I have personally had to learn to separate somewhat Courtney Love the celebrity, who I find irritating, even gross, a lot of the time, from Courtney Love the musician, who really deserves far more credit than she’s often given.
As I said already, every song comprising Live Through This is genuinely perfect; it really is a perfect album that seemed to have come together immaculately, even though apparently this wasn’t the case, with several attempts having been made to record the album, including an endeavour to make the album in Paris with producer Butch Vig in a session involving Kat Bjelland that had been unproductive.
You couldn’t tell that from the finished work. My only wish is that the haunting Old Age, written by Kurt, had been put on the album (instead it features on Hole’s Incesticide-type collection My Body the Hand Grenade); it would’ve slotted beautifully between Doll Parts and Credit In The Straight World.
I actually think the Hole version of Old Age is a lot better than the rough/incomplete Nirvana version.
At the time, the main reason I was interested in hearing the album was because I had listened to a BBC Radio 1 highlights broadcast of Hole’s set from the Reading Festival ’94 and it was just awesome; while there was a lot of soap-opera-ish attention on Courtney at that point due to Kurt’s death and all the drama leading up to it, it wasn’t until I’d heard that Reading Festival set that I understood that Hole was a great band and Courtney a tremendous musical force (I hadn’t heard ‘Pretty On the Inside’ at that point – I was only a kid, so that broadcast was my first taste of Hole).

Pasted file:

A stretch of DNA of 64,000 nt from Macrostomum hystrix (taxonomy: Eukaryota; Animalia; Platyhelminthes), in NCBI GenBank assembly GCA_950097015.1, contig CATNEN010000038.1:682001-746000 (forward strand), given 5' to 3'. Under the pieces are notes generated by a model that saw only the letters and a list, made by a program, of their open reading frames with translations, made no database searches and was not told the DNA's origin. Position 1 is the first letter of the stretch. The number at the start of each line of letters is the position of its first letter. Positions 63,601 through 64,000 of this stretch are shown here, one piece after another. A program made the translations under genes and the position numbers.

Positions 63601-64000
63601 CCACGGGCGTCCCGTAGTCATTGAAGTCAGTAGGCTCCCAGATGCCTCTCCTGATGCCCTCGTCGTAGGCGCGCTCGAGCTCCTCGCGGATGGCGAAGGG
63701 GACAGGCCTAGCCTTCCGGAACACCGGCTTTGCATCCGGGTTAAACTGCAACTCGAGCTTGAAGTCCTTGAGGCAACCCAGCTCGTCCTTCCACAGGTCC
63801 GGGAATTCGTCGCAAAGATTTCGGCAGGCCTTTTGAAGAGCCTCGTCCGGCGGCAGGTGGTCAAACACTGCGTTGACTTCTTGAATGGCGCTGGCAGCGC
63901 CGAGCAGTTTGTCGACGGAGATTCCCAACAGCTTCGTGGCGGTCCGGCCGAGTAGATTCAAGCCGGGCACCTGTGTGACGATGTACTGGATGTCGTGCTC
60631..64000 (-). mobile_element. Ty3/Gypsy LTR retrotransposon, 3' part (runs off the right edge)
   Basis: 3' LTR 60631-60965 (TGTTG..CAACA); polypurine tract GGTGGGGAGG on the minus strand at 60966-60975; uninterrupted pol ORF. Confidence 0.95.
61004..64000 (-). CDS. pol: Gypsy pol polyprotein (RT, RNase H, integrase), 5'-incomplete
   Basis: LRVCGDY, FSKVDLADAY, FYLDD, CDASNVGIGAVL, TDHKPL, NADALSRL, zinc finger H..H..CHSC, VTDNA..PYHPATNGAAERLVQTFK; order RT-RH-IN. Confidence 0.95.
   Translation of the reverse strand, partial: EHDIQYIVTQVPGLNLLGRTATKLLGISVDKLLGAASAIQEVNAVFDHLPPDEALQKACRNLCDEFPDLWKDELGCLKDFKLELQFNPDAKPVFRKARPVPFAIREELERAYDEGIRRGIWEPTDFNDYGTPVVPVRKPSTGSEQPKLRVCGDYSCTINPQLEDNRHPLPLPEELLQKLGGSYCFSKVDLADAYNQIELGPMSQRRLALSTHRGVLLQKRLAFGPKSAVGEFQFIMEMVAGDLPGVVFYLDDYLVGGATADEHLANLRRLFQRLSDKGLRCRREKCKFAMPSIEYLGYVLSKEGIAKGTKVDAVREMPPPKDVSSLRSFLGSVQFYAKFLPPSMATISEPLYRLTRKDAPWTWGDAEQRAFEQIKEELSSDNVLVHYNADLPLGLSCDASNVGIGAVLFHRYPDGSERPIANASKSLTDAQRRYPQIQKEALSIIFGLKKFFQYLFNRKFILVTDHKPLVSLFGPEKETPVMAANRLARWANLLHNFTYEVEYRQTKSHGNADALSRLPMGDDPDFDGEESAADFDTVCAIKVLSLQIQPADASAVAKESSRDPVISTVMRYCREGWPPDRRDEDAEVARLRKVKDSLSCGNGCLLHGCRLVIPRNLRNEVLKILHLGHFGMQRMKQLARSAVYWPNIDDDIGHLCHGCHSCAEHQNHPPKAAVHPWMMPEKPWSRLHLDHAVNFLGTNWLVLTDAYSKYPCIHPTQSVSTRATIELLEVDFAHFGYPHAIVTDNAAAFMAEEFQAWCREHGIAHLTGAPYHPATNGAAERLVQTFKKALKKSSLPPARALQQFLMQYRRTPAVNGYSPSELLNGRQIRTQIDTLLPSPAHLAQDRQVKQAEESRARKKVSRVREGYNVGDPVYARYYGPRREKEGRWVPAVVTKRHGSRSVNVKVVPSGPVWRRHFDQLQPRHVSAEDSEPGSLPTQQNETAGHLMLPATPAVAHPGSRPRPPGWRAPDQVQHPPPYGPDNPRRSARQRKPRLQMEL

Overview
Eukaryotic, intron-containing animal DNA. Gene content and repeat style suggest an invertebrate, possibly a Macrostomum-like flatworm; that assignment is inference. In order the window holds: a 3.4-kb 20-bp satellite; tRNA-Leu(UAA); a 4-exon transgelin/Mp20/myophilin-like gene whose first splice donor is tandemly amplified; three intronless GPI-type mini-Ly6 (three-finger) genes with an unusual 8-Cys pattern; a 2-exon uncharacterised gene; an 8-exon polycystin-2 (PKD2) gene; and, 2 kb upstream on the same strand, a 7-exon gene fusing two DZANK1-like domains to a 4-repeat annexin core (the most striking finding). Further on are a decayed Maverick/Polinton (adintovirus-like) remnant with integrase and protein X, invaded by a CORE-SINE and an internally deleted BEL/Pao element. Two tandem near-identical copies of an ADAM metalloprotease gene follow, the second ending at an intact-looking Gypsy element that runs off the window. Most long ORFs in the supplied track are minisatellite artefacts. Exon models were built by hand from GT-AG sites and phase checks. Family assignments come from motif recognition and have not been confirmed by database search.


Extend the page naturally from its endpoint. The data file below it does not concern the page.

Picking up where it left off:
Until that point, I’d only known Courtney Love as Kurt Cobain’s slightly wacky wife. Unfortunately that’s still exactly how a lot of people regard her – as Kurt’s wife and not as a great, gifted songwriter in her own right.
Kurt’s death, the nature of that death and some of the enduring conspiracy theories surrounding it, continue to cast an unfortunate shadow over Courtney and Hole even two decades later (some of the anti-Courtney conspiracy theorists even point to the title Live Through This itself as some kind ‘threat’ or ill intent towards Kurt; actually it’s a Vivien Leigh/Gone with the Wind reference).
That being said, it’s difficult to look at lyrics and themes in Live Through This – especially in songs like ‘Doll Parts’ and ‘Asking for It’ – and to not see an eerie precognition or foreshadowing of tragic events that were about to transpire. It makes Live Through This all the more compelling and all the more bittersweet.
But again, that’s not the same as saying that Live Through This features any kind of deliberate predictive programming.
As for the myth that the album was largely written and or influenced by Kurt Cobain, that’s almost certainly nonsense largely concocted by Courtney Love haters (of which there are a great many). Of all the highly insulting misconceptions some people have about Courtney Love, the idea that she couldn’t have possibly written so brilliant an album with her bandmates is one of the most incredibly disrespectful.
It’s worth noting, while we’re on this subject, that Courtney herself may have, according to several sources at the time, had some degree of influence on Kurt’s writing for the In Utero album. She doesn’t, however, go on about it all the time; and in any case whether Kurt had any influence on Live Through This or whether Courtney had any influence on In Utero isn’t particularly relevant to me, it’s just curious that the people who make such a point of the one instance tend not to ever acknowledge the other.